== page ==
The Second Circuit Court of Appeals has affirmed the dismissal of a RCRA citizen suit against Omya, Inc. for failure to meet RCRA’s notice requirements. Brod v. Omya, Inc., No. 09-4551 (2d Cir. 7/18/11). The complaint alleged that water contamination from a calcium carbonate mineral processing facility in Vermont posed an imminent and substantial endangerment to health or the environment. Later, while motions for summary judgment were pending, plaintiffs also alleged that defendant further endangered health and the environment by allowing its waste to seep into groundwater and contaminate hydrologically connected water resources with aminoethylethanolamine (AEEA). Plaintiffs further alleged during the litigation that defendant operated an illegal open dump because its solid waste contained AEEA at levels above federal standards.

In a 2008 decision, the district court dismissed the open dumping claim, ruling that AEEA was not present at a high enough level to result in liability. In its decision, the court ruled, however, that defendant was liable for creating an imminent and substantial endangerment based on the presence of AEEA in its waste and the risk of those levels spreading to groundwater and ultimately to drinking water. In 2009, the district court vacated that endangerment finding and granted defendant’s motion to dismiss all AEEA-related claims on the ground that plaintiff failed to provide defendant with adequate notice of the violation, as required by RCRA. According to the court, plaintiffs’ notice letter to defendant failed to identify AEEA as the contaminant of concern. Plaintiffs appealed to the Eighth Circuit, arguing that their notice letter, which alleged the release of contaminants from dumping processing waste into local water sources, was sufficient notice under RCRA.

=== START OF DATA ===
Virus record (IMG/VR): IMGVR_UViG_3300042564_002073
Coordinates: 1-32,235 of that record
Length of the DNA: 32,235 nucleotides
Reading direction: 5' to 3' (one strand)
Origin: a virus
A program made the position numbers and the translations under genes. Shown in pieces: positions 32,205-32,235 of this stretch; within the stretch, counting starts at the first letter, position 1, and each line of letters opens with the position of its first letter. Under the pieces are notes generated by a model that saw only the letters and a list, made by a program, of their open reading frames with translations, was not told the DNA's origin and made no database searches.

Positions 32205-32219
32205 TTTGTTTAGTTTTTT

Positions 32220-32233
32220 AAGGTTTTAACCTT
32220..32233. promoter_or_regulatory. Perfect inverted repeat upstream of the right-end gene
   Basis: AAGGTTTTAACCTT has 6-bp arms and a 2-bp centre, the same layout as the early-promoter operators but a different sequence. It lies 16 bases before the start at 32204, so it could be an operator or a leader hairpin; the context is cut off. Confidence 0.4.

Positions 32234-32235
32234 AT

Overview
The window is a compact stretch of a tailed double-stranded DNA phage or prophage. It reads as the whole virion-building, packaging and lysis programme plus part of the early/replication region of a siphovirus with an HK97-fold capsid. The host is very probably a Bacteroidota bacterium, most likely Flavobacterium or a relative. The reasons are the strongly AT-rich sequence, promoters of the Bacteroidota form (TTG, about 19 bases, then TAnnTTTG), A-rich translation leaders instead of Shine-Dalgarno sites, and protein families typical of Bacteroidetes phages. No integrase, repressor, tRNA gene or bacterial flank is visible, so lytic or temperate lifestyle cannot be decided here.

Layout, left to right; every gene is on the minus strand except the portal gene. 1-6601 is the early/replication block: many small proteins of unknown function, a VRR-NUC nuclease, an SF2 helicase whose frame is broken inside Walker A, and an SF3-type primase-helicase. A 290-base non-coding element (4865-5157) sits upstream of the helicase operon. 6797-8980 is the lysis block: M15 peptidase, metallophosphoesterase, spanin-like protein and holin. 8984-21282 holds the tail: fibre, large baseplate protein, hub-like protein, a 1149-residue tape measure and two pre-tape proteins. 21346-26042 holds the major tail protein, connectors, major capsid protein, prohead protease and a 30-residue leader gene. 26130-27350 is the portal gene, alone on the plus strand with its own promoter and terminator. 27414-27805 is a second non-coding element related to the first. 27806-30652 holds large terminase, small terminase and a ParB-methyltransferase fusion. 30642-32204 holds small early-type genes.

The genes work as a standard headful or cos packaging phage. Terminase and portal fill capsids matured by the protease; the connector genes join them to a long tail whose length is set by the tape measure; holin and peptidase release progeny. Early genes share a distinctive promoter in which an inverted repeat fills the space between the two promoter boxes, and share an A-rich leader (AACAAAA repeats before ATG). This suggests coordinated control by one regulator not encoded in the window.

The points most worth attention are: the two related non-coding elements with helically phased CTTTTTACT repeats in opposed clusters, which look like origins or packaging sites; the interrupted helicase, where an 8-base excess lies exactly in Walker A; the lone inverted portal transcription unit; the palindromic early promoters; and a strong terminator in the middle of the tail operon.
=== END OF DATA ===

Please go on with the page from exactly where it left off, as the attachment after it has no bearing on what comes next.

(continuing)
The appeals court affirmed the district court, ruling that the notice was insufficient under RCRA because it did not identify AEEA as the contaminant of concern. According to the court, under RCRA’s notice provisions, each alleged contaminant must be identified.